Why is The Organic World Wary of Online and Quick Commerce? Gaurav Manchanda explains

The Organic World founder and director Gaurav Manchanda shares details about the company’s growth strategy, the reasons for staying away from quick commerce, and its upcoming outlets, and more.
Why is The Organic World Wary of Online and Quick Commerce? Gaurav Manchanda explains

The Organic World, a start-up based out of Bengaluru, is looking at a massive expansion for its next phase of growth. With 17 stores spread across Bengaluru, the retail chain is now betting on a franchisee model to foray into other South Indian markets such as Hyderabad, Chennai, Mysore, and Coimbatore. 

In an exclusive conversation with Outlook Business, The Organic World founder and director Gaurav Manchanda shares details about the company’s growth strategy, the reasons for staying away from quick commerce, and its upcoming outlets, among other things. 

What is the strategy for your next phase of expansion? 

We are at 17 stores currently, and a bunch of them are still franchises. We aim to expand to 100 stores by the end of FY2025. While we also have company-operated stores, franchises are our growth engine. So, we are looking at setting up more of those in the future. 

Read: Why Aren't Swiggy and Zepto Following Zomato's B2B Grocery Path?

Currently, our focus is largely on South India, primarily because consumption and shopping habits are similar here. We are looking at setting up stores soon in Hyderabad and Chennai through the franchise route. I'd say Hyderabad is somewhat like the Bengaluru market in terms of the mix of people and workforce there. So, Hyderabad seems to be a natural fit for expansion. 

The Chennai market is logistically well connected to our supply chain, and we can service its needs regularly. So, these are the two immediate logical fits for expansion. 

Moving from 17 to 100 in such a short time is an aggressive goal. Do you have a short-term target? 

We are on track to open four stores next month. These new stores will open in Bengaluru and Hyderabad. 

How are you building up the sourcing for this kind of expansion? 

For things like non-F&B (food and beverage) items, we have suppliers for everything, be it staples or consumables in the daily shopping basket. A lot of that can be supplied by suppliers to the stores directly. 

Read: 70% of the Business Comes from Our Own Website: Two Brothers Organic Farms' Ajinkya Hange

Primarily, the challenge we face is identifying local F&B suppliers. We are locking in these suppliers. In fact, they're on standby. We should be able to quickly plug in and play as soon as the stores get off the ground. 

Additionally, franchises now have the option of setting up a store without F&B (food and beverage) as well. With this, they can focus on categories that are mostly groceries and other consumables, such as home care and personal care products. 

There's a bit of a trade-off without F&B. The assumption is that walk-ins might get affected if there is no F&B category. But, on the other hand, the overall margins of the store improve considerably because F&B margins are on the lower side.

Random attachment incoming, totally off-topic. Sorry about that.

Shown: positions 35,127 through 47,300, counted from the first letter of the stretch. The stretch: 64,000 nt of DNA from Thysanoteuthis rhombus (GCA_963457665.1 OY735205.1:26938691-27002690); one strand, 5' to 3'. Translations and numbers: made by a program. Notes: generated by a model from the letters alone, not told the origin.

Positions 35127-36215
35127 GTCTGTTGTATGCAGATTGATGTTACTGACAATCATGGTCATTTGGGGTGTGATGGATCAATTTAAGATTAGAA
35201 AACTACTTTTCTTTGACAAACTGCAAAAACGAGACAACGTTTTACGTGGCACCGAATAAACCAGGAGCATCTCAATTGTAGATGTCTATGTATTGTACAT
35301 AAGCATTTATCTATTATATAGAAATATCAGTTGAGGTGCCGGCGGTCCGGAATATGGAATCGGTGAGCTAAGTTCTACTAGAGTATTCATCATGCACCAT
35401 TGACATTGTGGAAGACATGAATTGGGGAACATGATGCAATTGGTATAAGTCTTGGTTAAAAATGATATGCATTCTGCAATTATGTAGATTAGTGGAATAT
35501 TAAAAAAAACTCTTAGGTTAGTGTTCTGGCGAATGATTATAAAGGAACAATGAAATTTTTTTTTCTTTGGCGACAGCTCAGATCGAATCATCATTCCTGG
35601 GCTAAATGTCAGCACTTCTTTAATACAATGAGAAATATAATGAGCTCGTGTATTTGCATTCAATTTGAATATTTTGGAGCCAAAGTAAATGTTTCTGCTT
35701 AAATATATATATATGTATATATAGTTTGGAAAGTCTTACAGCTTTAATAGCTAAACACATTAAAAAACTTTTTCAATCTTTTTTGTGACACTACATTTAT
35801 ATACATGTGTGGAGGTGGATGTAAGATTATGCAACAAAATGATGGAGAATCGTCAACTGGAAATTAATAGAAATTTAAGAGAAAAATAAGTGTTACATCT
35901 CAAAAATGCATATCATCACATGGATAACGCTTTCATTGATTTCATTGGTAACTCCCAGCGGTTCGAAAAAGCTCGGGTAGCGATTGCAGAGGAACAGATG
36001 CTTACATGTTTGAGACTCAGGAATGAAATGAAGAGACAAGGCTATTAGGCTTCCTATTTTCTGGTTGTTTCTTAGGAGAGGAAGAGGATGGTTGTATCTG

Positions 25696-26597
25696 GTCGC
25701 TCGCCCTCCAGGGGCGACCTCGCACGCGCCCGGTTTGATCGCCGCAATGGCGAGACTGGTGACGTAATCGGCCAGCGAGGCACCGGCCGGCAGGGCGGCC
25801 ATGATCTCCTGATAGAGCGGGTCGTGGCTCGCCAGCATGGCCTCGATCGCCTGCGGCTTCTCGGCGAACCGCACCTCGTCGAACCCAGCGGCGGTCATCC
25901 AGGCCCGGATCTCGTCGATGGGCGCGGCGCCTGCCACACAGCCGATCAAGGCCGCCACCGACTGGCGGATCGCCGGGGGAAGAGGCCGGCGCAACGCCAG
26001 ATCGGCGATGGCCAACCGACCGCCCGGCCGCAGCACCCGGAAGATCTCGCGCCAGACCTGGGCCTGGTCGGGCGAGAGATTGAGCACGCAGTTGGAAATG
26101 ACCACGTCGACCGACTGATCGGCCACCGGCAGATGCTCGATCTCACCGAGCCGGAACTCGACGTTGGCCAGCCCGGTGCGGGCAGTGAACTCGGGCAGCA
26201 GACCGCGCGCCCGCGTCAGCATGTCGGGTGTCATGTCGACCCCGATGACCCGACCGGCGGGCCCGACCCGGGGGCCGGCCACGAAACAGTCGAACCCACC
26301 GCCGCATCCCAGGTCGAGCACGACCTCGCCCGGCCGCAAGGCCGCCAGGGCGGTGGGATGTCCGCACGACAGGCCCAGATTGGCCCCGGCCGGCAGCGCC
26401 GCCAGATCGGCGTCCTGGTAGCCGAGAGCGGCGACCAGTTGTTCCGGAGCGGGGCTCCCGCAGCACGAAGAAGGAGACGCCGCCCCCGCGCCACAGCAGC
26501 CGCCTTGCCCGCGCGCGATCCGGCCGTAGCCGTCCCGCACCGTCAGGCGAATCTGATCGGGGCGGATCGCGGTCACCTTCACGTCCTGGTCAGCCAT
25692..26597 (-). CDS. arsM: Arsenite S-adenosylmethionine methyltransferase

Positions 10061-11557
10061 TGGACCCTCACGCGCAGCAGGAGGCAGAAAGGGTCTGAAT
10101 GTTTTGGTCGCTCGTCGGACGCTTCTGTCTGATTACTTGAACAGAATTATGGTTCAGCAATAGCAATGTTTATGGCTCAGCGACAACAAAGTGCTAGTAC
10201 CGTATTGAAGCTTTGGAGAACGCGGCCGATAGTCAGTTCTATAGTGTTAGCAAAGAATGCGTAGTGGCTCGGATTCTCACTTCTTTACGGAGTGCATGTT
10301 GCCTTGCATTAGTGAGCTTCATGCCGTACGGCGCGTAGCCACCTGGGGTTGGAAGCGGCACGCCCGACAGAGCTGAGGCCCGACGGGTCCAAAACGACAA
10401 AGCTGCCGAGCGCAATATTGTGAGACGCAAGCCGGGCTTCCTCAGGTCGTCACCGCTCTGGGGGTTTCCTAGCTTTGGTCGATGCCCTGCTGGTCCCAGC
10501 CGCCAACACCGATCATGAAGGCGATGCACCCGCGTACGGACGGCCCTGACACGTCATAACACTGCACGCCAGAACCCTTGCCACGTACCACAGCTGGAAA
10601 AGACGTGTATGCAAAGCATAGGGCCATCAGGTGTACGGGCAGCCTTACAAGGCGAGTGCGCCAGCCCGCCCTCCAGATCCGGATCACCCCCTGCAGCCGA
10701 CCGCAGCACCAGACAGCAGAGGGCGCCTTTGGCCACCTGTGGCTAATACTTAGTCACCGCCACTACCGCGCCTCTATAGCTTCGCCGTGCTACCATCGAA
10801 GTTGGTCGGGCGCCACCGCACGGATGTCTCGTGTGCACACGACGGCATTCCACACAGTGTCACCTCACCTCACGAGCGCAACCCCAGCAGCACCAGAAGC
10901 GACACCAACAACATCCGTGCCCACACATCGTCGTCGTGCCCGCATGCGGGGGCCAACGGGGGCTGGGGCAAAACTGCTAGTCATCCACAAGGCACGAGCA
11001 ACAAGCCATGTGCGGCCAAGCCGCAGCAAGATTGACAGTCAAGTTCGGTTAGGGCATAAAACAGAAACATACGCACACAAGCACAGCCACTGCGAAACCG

A lot of D2C brands are jumping onto the quick commerce bandwagon as a channel of distribution. Do you feel you are late to the party? 

In the F&B and organic fruits and vegetables segment, we have supplied to certain players in the past. But, eventually, they figure out their own dark stores and supply chain. It finally comes down to ensuring there is a key differentiator, it is innovative enough, and the margins are making sense. 

Certain players in e-commerce and quick commerce still need to figure out their unit economics and get them right. So, if we end up giving away higher margins, then unit economics doesn't make sense for me. That is why we had to delay our entry into those channels. 

How much business is currently coming from online channels? 

Our split is roughly 85:15, with 85 per cent still coming from offline channels and the rest 15 percent from online. I must add that we are working towards ramping up online. At some stage, it is my goal to achieve a 60/40 split. 

But offline still has cheaper customer acquisition costs. So, to allocate resources, it is more sensible for us to spend offline. 

We saw a burst in consumer awareness towards organic food. Has that tapered off in recent times? 

Awareness is critical for consumers, and we are seeing that it is continuing to increase. There are a lot of influencers and people in the market who continue to talk about eating healthy food. So, that movement is growing slowly but surely. 

As long as good content is put out and people can consume that content to understand exactly what food can help and what can hurt them, we're on the right track. Even in the schooling system, there's a lot of focus on eating healthy foods and making sure that you control your sugar consumption.

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